For several years now, John Syvertsen, FAIA, has been leading efforts within his Chicago firm to renovate and update what he calls “The Department of Good,” also known as his architecture firm’s public interest and pro bono efforts.
“We need to reposition this work,” says Syvertsen, a senior principal at Cannon Design (whose Chicago office was the separate firm OWP/P until 2009). “The cost becomes not so much a matter of how we pay for it, but how we maximize the ability to make an impact. The cost is effort and the pay is impact.”
Syvertsen believes that socially engaged design shouldn’t be treated as a feel-good between-assignments nicety, but should be thoroughly integrated into the practice of architecture. His attitude taps into the zeitgeist among architects and other designers who feel social impact is an essential part of the profession. As a board member at Archeworks, a 19-year-old multidisciplinary postgraduate education program in Chicago that emphasizes public-interest design, Syvertsen has spearheaded “New Practice and Civic Innovation,” a series of seminars on developing a higher-level model of pro bono work.
“There’s a feeling that you can’t relegate this kind of work to a one-off or [see it as] ancillary to the core business,” says Susanne Schnell, Archeworks’s executive director. “There is a great desire among younger designers to make it part of their core business, and we want to respond to that.”
Archeworks received a 2012 Graham Foundation grant that helps fund the discussions and will help it to develop its next step: a public forum about the concept. Schnell sees that as a crucial piece of the project, because exposing the concept of integrated, socially engaged design to the larger population—in particular, the sorts of community groups and institutions that could benefit from large-scale thinking about design interventions on their behalf—gets out the word that architecture firms and other design professionals can bring their expertise to tackle civic problems.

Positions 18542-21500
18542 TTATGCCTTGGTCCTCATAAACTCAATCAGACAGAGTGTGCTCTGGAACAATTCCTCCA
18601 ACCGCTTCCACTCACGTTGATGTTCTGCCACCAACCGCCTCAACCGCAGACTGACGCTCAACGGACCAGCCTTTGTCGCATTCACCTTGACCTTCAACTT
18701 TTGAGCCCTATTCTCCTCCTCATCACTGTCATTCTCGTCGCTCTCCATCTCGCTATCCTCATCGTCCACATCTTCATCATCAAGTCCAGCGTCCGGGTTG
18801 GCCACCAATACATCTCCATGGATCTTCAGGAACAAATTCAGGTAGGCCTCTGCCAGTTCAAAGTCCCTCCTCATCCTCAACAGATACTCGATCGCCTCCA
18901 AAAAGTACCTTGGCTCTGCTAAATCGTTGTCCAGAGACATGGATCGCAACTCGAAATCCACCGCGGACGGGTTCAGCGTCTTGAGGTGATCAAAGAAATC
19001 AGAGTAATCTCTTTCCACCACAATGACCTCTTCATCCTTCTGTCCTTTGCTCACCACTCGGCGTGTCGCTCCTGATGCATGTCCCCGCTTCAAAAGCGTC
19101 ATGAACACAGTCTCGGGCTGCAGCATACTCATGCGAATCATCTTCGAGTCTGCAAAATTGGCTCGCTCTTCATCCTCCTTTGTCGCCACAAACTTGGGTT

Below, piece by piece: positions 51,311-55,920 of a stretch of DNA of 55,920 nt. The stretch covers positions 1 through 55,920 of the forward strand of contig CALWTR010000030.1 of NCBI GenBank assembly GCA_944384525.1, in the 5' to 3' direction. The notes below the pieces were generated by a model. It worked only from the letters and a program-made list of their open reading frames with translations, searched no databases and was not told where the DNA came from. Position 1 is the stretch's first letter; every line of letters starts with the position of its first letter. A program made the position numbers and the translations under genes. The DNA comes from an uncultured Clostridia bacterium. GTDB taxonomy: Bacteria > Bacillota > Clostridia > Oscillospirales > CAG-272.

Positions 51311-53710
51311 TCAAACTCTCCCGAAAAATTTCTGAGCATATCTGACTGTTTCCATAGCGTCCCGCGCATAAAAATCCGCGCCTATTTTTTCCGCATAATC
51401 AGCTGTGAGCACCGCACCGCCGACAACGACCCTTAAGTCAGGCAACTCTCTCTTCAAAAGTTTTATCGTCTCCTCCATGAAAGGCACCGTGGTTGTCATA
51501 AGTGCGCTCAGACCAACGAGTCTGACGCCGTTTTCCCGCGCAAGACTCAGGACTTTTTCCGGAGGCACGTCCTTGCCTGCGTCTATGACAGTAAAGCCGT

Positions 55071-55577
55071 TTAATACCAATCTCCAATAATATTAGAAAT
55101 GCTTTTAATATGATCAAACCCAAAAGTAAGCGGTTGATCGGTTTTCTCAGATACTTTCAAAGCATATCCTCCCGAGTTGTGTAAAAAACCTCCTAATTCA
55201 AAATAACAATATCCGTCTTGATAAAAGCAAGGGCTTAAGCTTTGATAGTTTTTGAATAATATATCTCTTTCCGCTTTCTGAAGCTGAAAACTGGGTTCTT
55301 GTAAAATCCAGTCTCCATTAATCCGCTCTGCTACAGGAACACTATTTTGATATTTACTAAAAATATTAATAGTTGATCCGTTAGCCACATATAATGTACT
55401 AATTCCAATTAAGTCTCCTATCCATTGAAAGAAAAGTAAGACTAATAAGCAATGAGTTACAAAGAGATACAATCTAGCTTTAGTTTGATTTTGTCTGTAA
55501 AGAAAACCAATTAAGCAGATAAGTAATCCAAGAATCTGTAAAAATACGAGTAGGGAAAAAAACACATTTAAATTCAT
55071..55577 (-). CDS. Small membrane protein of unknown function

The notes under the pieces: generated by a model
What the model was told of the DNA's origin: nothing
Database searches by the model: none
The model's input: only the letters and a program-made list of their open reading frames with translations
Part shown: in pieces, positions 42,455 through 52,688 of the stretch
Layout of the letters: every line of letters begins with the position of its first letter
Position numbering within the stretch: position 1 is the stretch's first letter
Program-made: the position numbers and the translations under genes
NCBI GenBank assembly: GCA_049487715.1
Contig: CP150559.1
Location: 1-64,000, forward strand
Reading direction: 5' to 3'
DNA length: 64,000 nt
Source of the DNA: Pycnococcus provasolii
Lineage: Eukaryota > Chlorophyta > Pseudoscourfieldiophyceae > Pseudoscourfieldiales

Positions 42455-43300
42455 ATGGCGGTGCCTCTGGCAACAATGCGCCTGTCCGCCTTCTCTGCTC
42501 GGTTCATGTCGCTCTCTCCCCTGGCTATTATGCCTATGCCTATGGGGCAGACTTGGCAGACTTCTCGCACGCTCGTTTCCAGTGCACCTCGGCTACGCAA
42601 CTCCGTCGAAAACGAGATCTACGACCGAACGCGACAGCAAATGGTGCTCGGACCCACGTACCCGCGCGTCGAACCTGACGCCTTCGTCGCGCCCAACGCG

Let’s say a community group approaches an architecture firm about activating a vacant lot. As a one-off or short-term project, Schnell says, a practice might design an appealing solution for that lot. But when a firm takes on the challenge of looking at the bigger picture of urban landfill and soliciting the help of people in other disciplines, the result might be more like a neighborhood-wide approach to redeploying numerous vacant lots as a new social resource—such as a series of gardens or parks—over the course of several phases, Schnell says.
The integrated approach is also timely, both because younger architects and other designers want it, and because the current economic climate makes it compelling. “Junior staff really have a huge appetite for socially engaged design,” Schnell says. “They understand that they’re in a business, and they want to understand how to balance the pragmatic needs of running a practice with the desire to make a sustainable difference with their work.”
Syvertsen concurs, and furthermore says that firms can reap rewards from elevating pro bono work to a higher status within the firm’s framework. The young architects who work on these projects, he says, get hands-on training in developing, managing, and budgeting a project. In a sense, he says, it amounts to a kind of mentoring. “And that has implications for your recruitment and retention,” he says, “because there’s an increasingly large number of people coming out of school who have the expectation that the firm will support this type of work.”
That’s especially important during economic recoveries like the current one, he says. “The need is greater when bottom lines are pinched,” he says. “But from the firm’s standpoint, it keeps workers working and engaged.” —Dennis Rodkin